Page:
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Agustina Santa Cruz 2F
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Joined: Wed Sep 30, 2020 10:01 pm


Postby Agustina Santa Cruz 2F » Sun Dec 06, 2020 9:49 pm

How is NH3 a base? Aren't acids the compounds containing H? and bases contain OH?

Ryan Hoang 1D
Posts: 95
Joined: Wed Sep 30, 2020 9:49 pm

Re: NH3

Postby Ryan Hoang 1D » Sun Dec 06, 2020 9:50 pm

NH3 is a base because it gives up its two electrons especially in coordination compounds. It gives up electrons to form a bond with the metal cation, and as defined by Lewis base definition: it is a base because it gives up its 2 electrons to another acceptor compound.

Sydney Lam_2I
Posts: 90
Joined: Wed Sep 30, 2020 10:09 pm

Re: NH3

Postby Sydney Lam_2I » Sun Dec 06, 2020 9:52 pm


So I believe the reason why ammonia is a base is because when it is combined with water it creates NH4+ and OH-. So, the production of hydroxide would cause the solution to become more basic.

Andrew Yoon 3L
Posts: 87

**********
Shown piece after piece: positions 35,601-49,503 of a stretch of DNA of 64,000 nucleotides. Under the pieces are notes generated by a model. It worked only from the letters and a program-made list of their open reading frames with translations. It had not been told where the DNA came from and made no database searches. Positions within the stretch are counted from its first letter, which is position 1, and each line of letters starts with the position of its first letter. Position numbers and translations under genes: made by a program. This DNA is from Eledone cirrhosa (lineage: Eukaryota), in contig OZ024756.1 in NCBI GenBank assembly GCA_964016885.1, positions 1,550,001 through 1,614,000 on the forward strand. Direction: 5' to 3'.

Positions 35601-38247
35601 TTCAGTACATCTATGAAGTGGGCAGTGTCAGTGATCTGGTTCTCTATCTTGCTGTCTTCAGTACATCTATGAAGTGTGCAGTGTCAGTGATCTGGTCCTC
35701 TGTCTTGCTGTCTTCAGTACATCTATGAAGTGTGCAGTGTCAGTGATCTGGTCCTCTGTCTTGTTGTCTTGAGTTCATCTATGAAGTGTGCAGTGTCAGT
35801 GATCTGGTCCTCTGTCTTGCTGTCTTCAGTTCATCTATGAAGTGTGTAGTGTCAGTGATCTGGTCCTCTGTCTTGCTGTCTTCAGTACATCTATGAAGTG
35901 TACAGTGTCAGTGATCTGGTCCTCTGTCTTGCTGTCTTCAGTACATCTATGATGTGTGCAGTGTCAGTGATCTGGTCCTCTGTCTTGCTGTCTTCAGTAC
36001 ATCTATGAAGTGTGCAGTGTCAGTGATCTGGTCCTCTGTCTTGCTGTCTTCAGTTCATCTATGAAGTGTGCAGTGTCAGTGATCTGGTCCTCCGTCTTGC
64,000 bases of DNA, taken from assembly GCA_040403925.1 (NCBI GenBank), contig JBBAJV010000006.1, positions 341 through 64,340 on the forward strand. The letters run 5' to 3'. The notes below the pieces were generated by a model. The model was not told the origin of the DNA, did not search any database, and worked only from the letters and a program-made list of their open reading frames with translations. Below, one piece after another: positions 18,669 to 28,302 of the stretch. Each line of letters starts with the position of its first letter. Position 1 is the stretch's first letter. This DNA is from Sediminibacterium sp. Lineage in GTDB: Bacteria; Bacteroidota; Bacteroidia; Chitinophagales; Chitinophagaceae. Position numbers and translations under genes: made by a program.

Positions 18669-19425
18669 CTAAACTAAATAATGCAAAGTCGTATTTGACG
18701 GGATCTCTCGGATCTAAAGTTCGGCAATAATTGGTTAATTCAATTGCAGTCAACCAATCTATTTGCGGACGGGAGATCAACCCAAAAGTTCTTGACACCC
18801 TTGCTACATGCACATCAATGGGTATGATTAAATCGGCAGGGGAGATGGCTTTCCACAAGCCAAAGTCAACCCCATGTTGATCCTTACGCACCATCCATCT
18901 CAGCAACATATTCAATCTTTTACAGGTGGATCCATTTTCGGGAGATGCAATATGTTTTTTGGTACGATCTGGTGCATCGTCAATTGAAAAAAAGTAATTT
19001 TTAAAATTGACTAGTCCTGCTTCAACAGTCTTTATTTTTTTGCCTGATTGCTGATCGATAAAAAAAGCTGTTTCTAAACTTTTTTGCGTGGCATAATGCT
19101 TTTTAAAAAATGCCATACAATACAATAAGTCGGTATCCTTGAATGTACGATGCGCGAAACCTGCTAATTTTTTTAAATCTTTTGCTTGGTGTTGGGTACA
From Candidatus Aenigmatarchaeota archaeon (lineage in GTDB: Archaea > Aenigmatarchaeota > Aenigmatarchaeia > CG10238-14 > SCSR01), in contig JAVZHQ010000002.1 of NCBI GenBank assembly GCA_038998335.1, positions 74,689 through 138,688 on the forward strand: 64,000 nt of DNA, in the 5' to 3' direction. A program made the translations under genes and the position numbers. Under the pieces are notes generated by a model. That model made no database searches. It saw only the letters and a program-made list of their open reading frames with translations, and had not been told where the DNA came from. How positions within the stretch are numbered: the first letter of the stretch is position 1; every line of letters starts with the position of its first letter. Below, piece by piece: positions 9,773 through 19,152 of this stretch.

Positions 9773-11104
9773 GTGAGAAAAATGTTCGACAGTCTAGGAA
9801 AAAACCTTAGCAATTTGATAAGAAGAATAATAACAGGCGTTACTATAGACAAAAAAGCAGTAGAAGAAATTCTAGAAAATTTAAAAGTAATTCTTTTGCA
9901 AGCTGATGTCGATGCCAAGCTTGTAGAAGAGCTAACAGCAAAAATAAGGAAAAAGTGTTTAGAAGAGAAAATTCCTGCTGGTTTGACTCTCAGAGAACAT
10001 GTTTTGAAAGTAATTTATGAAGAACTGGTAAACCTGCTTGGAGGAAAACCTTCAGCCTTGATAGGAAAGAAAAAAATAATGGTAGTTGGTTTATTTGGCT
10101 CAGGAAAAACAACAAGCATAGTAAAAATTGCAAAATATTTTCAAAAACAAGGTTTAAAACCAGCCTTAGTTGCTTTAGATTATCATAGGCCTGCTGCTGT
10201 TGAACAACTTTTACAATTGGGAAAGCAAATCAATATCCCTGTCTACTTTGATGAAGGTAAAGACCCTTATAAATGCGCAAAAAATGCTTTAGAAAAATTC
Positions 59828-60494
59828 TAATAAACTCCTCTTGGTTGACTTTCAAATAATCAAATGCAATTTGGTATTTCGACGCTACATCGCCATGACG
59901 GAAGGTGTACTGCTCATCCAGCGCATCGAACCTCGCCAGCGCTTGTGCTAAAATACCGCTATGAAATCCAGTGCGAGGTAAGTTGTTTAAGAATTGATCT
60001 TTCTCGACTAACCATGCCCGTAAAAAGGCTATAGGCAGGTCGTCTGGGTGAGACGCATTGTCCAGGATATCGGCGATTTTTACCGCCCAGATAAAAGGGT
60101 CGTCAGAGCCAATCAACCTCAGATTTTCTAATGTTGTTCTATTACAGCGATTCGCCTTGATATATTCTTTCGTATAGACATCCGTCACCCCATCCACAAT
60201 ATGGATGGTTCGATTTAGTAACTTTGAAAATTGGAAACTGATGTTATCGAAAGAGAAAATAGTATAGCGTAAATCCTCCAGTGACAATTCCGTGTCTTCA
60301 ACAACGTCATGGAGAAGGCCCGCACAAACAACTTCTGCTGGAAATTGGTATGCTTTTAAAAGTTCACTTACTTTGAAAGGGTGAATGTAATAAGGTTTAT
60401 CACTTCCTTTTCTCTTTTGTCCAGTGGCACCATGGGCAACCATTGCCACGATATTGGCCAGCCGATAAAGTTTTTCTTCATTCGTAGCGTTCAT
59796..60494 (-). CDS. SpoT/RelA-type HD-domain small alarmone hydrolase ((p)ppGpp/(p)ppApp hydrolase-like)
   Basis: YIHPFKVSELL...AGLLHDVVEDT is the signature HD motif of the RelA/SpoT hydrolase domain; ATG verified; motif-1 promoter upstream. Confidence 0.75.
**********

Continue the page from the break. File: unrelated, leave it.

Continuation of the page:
Joined: Wed Sep 30, 2020 9:36 pm

Re: NH3

Postby Andrew Yoon 3L » Sun Dec 06, 2020 10:21 pm

When NH3 interacts with H2O, it doesn't give up an H to H2O because H3O is very unstable. So rather, it will accept an H from H2O. The products would be NH4+ and OH-. Since it is accepting an H, which can be thought of as a proton, NH3 is an base and H2O is an acid.

Manseej Khatri 2B
Posts: 76
Joined: Wed Sep 30, 2020 9:42 pm

Re: NH3

Postby Manseej Khatri 2B » Mon Dec 07, 2020 1:10 am

Hi. I believe acids and bases always follow to some degree the Lewis definition which means that acids are electron acceptors and bases are electron donors. If you draw the Lewis structure for NH3 you will see a lone pair on the nitrogen making it a good lone pair donator and thus a good Lewis base.

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